Open communication with employees shouldn’t end after the training process. When running a company that relies on good client relations, a healthy dialog among workers, management and the executive level sets a precedent that fosters success and retention.
Smart Business asked Mike Langenfeld, executive vice president for call center operations at InfoCision Management Corporation in Akron, about the role of communication in the workplace.
Is there a particular educational or job background that tends to produce better communicators?
Retailing, customer service, food service industry — jobs that require contact with people are ideal for this. We are looking for anyone with a good attitude and a willingness to learn. We can teach them to be successful.
You can teach product knowledge. Can you teach phone personality?
You absolutely can. We teach sales skills and customer service skills, whatever is needed for the client. We teach the communicators how to listen and then how to respond as well as how to use their voice to connect with the other person. Objection handling, internalizing and assertiveness are all skills that can be taught.
How does the InfoCision training program work?
The initial new-hire training is four to five weeks long. We have one week of in-class training, where the trainee stays in the classroom environment the majority of the week. During week one, we use instructor-lead presentations and take into account adult learning principals in how the information is taught and coached. The in-class trainer then works on the floor with the new hire during the second week of training. Additional classroom time is provided in week two.
During their third and fourth weeks of training, a call center trainer works on the floor with the new hires, continuing to develop their presentation skills, and getting them comfortable with the work. The trainers will work one on one coaching the trainees. We do still provide additional in-class training modules in weeks three and four. After four weeks of training, we are able to have 90 percent of the trainees working within 80 percent of the average performance of the established center. That trainee is then considered a graduate and is moved on to a supervisor team.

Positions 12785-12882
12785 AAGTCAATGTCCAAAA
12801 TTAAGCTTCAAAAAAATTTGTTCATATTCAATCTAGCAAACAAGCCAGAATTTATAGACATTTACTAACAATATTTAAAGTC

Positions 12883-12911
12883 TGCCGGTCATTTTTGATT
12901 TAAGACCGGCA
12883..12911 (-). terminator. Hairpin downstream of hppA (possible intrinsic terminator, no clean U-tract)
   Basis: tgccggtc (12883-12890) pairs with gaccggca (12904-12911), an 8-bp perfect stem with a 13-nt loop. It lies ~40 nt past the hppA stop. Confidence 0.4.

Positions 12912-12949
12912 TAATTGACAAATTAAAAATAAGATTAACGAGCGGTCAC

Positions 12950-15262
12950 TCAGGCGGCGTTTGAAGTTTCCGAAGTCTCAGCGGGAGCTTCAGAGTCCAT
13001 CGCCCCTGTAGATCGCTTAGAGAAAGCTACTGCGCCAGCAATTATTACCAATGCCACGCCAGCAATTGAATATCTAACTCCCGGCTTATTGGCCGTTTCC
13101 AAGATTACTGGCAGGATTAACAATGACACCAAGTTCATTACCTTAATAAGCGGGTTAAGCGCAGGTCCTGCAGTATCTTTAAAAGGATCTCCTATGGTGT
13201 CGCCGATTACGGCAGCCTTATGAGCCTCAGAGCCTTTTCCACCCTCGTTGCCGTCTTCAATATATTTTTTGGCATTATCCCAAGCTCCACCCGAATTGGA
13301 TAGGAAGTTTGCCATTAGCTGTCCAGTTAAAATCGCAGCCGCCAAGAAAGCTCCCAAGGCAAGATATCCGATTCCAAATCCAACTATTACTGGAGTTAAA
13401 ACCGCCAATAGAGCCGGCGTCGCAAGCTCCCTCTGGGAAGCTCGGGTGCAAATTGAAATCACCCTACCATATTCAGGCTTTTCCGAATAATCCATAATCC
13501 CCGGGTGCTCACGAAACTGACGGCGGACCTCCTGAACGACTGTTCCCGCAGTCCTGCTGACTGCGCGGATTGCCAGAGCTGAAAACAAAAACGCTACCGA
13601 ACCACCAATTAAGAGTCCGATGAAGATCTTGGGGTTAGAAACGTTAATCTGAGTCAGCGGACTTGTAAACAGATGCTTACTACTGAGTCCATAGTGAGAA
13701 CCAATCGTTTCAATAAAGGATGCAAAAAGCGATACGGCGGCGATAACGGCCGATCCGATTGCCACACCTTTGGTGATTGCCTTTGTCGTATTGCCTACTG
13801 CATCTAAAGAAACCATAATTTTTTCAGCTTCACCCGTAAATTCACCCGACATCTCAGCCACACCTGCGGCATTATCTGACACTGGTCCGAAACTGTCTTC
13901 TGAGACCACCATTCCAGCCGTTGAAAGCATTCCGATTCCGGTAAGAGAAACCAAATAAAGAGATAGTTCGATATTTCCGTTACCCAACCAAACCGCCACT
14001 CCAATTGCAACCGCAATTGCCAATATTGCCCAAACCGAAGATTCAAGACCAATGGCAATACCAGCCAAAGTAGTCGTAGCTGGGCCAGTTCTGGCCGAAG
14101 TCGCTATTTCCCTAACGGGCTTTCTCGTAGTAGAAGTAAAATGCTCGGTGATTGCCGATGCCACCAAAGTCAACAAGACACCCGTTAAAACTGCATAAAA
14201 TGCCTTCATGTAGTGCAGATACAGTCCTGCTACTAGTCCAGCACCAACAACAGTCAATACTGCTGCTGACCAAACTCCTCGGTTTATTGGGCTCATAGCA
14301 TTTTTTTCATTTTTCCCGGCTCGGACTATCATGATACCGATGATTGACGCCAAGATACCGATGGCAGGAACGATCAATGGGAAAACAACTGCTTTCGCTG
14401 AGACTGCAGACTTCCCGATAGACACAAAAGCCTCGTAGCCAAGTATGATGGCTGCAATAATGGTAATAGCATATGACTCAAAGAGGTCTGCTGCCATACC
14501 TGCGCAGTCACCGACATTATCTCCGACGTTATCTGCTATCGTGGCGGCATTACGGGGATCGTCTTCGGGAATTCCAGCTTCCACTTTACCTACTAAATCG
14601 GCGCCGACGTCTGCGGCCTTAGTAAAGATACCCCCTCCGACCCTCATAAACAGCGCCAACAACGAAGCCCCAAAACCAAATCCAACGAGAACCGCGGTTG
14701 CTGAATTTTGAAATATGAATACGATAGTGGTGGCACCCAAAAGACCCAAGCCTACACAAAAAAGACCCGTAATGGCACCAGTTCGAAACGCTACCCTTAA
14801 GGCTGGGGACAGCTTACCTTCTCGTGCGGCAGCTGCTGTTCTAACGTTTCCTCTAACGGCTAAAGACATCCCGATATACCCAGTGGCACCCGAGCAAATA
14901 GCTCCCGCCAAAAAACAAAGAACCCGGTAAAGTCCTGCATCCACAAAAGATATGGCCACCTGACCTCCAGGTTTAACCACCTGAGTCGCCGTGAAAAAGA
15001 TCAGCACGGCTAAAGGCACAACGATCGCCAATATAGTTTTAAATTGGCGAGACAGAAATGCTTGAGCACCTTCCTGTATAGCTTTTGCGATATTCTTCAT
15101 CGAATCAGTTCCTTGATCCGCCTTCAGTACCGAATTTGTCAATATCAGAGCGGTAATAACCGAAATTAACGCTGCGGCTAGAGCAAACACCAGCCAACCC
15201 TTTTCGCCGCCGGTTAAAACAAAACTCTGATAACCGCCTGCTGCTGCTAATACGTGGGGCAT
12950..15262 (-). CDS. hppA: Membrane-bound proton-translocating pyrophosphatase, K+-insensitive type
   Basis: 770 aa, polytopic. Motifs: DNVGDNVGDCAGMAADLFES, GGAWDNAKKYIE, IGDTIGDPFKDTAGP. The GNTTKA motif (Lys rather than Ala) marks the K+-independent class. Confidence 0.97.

If a trainee is not able to perform within 80 percent of the average, they are given an additional week on the training team, and additional help is provided.
Do some communicators work better with one product or service than another?
Yes. We evaluate our communicators on the various programs separately. We will then try and place our people on the programs with which they excel. While the various skills can be taught, the individuals will have natural skill sets that may make them stronger on a particular program.
Employee, worker, team member: does it matter what communicators are called?
Absolutely. In an industry that is known to have representatives and agents, InfoCision has ‘communicators.’ They communicate the message of our clients.
We work for our clients and everything we say on the phones is approved by the client. We are an extension of the client and it is our job to ‘communicate’ the same message regardless of which communicator is making or taking the call.
Do communicators respond more to cash incentives or other perks?
It depends on the location. Cash in hand is good, but workers don’t like taxes being taken out. They like to be personally rewarded for success and prefer instant rewards versus drawings for a chance to win.
It’s also effective to offer incentives, such as flexible hours, vacation time, fitness centers, an on-site doctor, tobacco cessation programs, weight-management programs, wellness competitions between buildings and discounted daycare.
How do you build a sense of team with your workers?
We make daily announcements, hold biweekly meetings, put out team newsletters and maintain team boards in the call centers. There are special recognitions and awards at monthly Employee of the Month ceremonies to top performing teams.
How often do you poll employees about job satisfaction?
Once a month we have a Quality Environment Assessment and will hold open forums with random selections of our communicators to make sure we get feedback. Our president and CEO will end every Employee of the Month ceremony with a Q&A session to encourage constant feedback from our communicators.
MIKE LANGENFELD is executive vice president for Call Center Operations at InfoCision Management Corporation, Akron. Reach him at (330) 668-1400 or firstname.lastname@example.org. In business for 25 years, InfoCision Management Corporation is the second largest privately held teleservices company and a leading provider of customer care services, commercial sales and marketing for a variety of Fortune 500 companies and smaller businesses. InfoCision is also a leader of inbound and outbound marketing for nonprofit, religious and political organizations. InfoCision operates 28 call centers at 12 locations throughout Ohio, Pennsylvania and West Virginia. For more information, visit www.infocision.com.